"Girl carries pencil, draws kitty."
    "European granny takes kid to Disneyland, boy's organs reman intact."
    "Halloween partygoes return home safely."

    All of these are good things. They happen all the time. But they don't really fit our definition of news. Damn, this is quite a cynical post.


    [ Parent ]
    Why does the media prefer good news to bad? (none / 0) (#22)
    by titivillus on Mon Oct 30, 2000 at 04:24:30 PM EST

    Because in most cases, the bad news is the odd case. If every time anyone went out on the street, they were mugged and beaten, and instead someone was given "Milk and Cookies", that would be news. This is much the same reason visits by celebrities and county fairs and such are news, because they don't happen every day.

    [ Parent ]
    Stop talking about the news and start making it... (none / 0) (#26)
    by Anonymous Commando on Tue Oct 31, 2000 at 12:19:31 PM EST

    If every time anyone went out on the street, they were mugged and beaten, and instead someone was given "Milk and Cookies", that would be news.

    OK, everyone, here's the plan. Stop by your local grocery store (not the big super-duper-market - support your neighborhood businesses instead!), pick up a couple dozen small cartons of milk, and a couple bags of cookies. Go out for a walk - yes, outside, the big room with the blue ceiling. Give milk and cookies to each person you meet until you're out of milk and cookies (well, OK, save a couple for yourself - you've deserved it).

    Can you imagine what would happen if suddenly, one day, in cities and towns across the country and around the world (after all, K5 has a fairly large international audience), people started handing out milk and cookies at random? Methinks that would be news...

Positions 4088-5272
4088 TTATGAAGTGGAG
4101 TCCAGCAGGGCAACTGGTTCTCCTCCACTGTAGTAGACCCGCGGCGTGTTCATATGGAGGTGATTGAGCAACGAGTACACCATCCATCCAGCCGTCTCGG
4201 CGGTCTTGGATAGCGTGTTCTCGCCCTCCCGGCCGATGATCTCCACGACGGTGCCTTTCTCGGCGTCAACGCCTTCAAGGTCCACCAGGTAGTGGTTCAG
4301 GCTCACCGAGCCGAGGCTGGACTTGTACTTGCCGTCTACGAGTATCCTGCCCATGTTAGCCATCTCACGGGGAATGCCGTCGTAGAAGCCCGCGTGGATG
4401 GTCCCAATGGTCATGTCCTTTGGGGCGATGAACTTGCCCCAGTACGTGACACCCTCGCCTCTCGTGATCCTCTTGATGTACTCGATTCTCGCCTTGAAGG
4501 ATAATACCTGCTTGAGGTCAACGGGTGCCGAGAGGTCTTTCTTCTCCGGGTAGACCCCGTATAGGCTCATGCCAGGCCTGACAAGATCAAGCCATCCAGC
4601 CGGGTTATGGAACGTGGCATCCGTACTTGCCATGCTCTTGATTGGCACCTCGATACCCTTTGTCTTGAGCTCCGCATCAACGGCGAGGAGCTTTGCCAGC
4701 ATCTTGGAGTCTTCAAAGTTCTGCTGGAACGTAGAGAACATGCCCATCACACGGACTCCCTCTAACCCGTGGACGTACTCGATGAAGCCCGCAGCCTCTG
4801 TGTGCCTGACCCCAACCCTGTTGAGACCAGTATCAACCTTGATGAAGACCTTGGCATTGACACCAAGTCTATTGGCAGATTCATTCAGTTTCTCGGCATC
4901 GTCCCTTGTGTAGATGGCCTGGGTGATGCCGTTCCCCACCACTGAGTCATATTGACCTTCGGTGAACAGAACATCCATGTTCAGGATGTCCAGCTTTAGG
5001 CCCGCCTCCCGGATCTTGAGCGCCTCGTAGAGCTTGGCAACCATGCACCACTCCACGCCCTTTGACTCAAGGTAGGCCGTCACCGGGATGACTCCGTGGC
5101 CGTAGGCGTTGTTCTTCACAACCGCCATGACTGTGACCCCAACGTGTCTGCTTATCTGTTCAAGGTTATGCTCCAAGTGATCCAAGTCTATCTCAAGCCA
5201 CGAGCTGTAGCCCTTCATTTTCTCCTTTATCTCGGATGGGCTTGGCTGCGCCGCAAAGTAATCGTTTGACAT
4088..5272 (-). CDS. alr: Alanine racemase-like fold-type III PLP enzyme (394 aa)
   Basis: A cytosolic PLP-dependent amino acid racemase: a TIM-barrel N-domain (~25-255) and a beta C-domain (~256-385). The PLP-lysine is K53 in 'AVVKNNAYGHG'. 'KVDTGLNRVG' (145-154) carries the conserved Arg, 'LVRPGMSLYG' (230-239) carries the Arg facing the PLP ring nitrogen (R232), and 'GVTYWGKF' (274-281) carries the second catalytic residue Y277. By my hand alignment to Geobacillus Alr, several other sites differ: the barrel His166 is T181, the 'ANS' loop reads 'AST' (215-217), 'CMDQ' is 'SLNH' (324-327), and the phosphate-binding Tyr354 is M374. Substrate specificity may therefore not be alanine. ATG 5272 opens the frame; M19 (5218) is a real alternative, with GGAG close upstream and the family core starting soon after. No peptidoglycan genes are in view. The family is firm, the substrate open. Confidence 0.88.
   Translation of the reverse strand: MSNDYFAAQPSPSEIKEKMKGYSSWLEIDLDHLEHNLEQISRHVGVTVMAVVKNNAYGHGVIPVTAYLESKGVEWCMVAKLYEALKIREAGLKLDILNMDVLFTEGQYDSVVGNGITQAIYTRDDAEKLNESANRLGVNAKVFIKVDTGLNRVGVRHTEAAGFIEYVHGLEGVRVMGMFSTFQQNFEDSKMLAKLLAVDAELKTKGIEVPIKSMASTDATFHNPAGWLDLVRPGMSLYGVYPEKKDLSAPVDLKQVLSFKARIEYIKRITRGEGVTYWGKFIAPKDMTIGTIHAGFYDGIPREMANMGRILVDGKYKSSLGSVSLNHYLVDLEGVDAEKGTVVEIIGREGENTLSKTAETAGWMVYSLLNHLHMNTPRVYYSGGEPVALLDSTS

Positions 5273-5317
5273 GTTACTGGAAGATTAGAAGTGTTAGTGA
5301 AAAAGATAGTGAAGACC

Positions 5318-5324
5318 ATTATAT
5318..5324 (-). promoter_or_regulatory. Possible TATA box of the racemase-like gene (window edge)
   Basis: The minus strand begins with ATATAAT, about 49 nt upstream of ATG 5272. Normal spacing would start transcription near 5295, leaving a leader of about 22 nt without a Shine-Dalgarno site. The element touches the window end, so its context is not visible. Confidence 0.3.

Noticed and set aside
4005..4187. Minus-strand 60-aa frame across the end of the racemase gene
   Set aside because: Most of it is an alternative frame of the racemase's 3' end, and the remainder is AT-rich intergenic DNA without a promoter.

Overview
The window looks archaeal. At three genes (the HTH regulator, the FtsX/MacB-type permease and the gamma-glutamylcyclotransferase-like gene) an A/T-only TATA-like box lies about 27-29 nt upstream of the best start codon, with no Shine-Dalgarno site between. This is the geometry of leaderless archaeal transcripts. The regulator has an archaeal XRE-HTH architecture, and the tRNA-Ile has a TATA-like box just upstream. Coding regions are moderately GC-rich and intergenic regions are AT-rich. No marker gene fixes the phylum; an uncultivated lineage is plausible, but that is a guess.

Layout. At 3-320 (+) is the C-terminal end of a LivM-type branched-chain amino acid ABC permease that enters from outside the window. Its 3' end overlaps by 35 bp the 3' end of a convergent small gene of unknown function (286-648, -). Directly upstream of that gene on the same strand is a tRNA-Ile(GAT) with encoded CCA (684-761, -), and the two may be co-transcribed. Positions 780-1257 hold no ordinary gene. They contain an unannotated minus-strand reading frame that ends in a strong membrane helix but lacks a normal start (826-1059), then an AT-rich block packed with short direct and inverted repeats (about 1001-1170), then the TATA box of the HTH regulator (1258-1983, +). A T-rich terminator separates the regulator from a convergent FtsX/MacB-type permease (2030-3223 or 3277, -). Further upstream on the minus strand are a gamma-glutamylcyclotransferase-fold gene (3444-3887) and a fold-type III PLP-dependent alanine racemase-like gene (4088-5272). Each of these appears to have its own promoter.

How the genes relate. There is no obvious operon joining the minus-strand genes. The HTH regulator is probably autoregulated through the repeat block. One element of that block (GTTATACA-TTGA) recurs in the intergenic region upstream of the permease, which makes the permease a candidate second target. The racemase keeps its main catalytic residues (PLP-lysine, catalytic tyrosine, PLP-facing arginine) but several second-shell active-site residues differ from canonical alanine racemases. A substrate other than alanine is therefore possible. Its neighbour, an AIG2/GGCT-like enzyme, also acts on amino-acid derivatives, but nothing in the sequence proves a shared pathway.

Corporate Jenga™: You take a blockhead from the bottom and you put him on top...
    [ Parent ]

    News.... (3.00 / 1) (#27)
    by Alarmist on Tue Oct 31, 2000 at 12:38:19 PM EST

    Can you imagine what would happen if suddenly, one day, in cities and towns across the country and around the world (after all, K5 has a fairly large international audience), people started handing out milk and cookies at random? Methinks that would be news...

    It would be news, alright. In the US, somebody might try to sue you. At the very least, you'd have to expect to get a hard time from people who think you're trying to poison them, or accuse you of exploiting cows for their milk.

    In my country, many people are conditioned to be suspicious of anybody on the street who offers them something just for the heck of it. These same people will then buy an overpriced plastic gizmo because they think it will make them lose weight or become sexy. I live in a very strange place.


    [ Parent ]

    nice idea (none / 0) (#28)
    by hany on Tue Oct 31, 2000 at 01:46:16 PM EST

    it's nice idea but i think that:

    a) i wont be in news after such action (at least without some corporate or media "sponsor")

    b) i have big chance to spend some time in room with white ceiling, white walls and white floor suited in nice white suit unable to move arms ...

    is this the world we are living in? :|


    hany


    [ Parent ]
    Positive Press (none / 0) (#30)
    by Demona on Tue Oct 31, 2000 at 04:15:55 PM EST

    Positive Press is nice. Personal weblogs all over the place also point to positive headlines. Or, as others said, start your own...

    [ Parent ]
    Pencil girl (none / 0) (#17)
    by ookami on Mon Oct 30, 2000 at 10:35:58 AM EST